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Wednesday, June 15, 2011

City Selects Tsunami Warning System that Is Cost Effective and Can Handle the Mission

• Council Approves National Weather Service Radio Warning Equipment that Delivers Multi-Hazard Info

BY BILL KOENEKER

A tsunami warning system for Malibu was approved by the Malibu City Council this week, after it agreed to purchase the transmitter equipment required to utilize the National Weather Service radio warning system.
The council had previously looked into the matter and turned down expensive systems, such as those used in Hawaii and had asked for further investigation by the staff.
Emergency Services Coordinator Brad Davis told council members Monday night that he had found an alternate and very popular warning system used by the NWS.
It is a nationwide network of radio stations broadcasting continuous weather information directly.
It also broadcasts warning and post-event information for all types of hazards, including earthquakes, chemical releases or oil spills, and other kinds of disasters.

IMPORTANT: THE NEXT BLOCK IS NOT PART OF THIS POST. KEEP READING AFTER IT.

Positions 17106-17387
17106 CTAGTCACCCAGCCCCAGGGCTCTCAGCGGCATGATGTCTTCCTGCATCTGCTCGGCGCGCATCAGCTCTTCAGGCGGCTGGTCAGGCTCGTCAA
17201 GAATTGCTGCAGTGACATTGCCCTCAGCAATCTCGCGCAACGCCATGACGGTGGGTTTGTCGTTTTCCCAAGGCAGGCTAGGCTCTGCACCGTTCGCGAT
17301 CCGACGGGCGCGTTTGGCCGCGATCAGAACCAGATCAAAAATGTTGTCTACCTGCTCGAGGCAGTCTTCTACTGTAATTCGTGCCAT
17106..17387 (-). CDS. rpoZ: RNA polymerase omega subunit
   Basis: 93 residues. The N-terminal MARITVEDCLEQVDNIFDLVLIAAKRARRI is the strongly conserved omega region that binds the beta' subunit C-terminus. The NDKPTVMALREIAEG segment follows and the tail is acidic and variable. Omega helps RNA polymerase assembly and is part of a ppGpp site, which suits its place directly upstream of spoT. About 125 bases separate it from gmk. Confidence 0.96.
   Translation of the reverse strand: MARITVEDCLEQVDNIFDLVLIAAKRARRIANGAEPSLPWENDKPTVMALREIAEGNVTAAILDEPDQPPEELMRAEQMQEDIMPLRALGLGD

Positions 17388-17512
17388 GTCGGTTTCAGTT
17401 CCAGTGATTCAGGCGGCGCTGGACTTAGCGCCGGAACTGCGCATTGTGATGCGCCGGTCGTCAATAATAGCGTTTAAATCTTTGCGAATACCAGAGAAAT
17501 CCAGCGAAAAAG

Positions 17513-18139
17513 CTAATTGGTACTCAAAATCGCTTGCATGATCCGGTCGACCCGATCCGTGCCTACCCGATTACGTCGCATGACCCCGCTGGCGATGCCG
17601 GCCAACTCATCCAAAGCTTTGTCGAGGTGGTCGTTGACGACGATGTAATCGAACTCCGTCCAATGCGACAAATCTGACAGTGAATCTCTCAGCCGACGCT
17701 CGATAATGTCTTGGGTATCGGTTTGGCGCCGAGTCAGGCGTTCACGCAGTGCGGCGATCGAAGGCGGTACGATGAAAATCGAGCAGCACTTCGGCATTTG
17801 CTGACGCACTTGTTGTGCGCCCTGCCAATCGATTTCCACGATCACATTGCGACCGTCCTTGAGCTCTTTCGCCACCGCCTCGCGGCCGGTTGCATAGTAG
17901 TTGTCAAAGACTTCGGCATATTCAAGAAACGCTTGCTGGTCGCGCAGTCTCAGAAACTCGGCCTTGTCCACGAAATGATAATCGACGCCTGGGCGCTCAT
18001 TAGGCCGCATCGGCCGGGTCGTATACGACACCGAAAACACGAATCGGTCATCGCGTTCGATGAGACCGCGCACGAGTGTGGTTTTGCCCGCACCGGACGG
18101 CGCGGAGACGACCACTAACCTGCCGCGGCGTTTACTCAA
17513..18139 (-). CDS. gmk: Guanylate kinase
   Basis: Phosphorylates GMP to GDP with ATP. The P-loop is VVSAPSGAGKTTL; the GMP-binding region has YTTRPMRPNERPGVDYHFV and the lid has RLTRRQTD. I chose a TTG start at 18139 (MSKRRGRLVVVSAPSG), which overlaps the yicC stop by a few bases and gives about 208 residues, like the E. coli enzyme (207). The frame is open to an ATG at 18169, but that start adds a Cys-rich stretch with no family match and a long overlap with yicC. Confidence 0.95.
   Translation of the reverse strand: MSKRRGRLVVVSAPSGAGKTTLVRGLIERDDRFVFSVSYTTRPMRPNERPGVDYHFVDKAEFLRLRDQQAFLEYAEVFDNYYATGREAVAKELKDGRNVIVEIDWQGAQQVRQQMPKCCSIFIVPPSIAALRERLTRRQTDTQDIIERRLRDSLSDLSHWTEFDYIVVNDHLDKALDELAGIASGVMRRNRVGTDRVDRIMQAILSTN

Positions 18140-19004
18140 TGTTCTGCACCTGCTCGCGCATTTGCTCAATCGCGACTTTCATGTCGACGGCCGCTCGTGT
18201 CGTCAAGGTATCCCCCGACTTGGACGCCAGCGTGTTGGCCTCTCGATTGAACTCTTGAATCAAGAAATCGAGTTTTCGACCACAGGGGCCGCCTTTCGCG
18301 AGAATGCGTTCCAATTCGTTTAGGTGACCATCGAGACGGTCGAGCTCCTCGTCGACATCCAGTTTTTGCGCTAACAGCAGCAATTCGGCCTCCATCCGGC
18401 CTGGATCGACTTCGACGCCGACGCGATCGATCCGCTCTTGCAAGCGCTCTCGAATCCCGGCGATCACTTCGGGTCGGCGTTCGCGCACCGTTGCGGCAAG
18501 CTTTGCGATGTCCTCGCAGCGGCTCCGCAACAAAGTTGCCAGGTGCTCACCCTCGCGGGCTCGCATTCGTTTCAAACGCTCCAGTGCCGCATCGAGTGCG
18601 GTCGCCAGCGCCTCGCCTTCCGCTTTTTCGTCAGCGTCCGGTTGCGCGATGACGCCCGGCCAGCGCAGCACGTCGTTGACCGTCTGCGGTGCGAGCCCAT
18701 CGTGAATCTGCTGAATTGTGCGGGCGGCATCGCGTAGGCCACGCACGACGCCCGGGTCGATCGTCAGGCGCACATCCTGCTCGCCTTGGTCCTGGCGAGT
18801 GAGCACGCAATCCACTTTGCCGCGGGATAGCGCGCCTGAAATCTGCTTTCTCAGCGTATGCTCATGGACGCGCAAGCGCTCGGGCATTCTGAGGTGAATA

The system, Davis explained to the council, requires a special radio receiver or scanner capable of picking up the signal.
Each radio, which costs between $30 and $50, is designed to sit quietly in the home or office and only goes on when an emergency alert is issued by the NWS.
The warnings are multi-hazard and are programmed to be specific to the user’s local area.
Malibu needs a suitable transmission site, which was found by the Weather Service’s recent studies, done at the behest of the city.
The site is located on Point Dume, which is the current location of the city’s AM radio transmitter, according to Davis.
Tests have concluded that this site would provide suitable coverage for homes along the coastline when linked to an existing NWS transmitter at Saddle Peak.
“The National Weather Service has asked if the city would agree to share the cost of providing such a system by providing funding for the transmitter equipment,” Davis told council members.
The cost would be $22,500 to purchase transmission equipment and a cabinet.
City Manager Jim Thorsen said, “Brad has come up with a solution that is very ingenious compared to the other systems that cost millions.”
Council members agreed that the system offered the solution and more since it broadcasts multi-disaster warnings.
There are still quite a few specifics to be addressed, such as the distribution of radios, would citizens be required to purchase a radio, and how would citizen response efforts, if any, be coordinated with city staff.
Malibu has more than its share of potential hazards, with wildfire much higher on the list than tsunamis, so a multi-hazard system has the potential to add an important tool for citizen notification.

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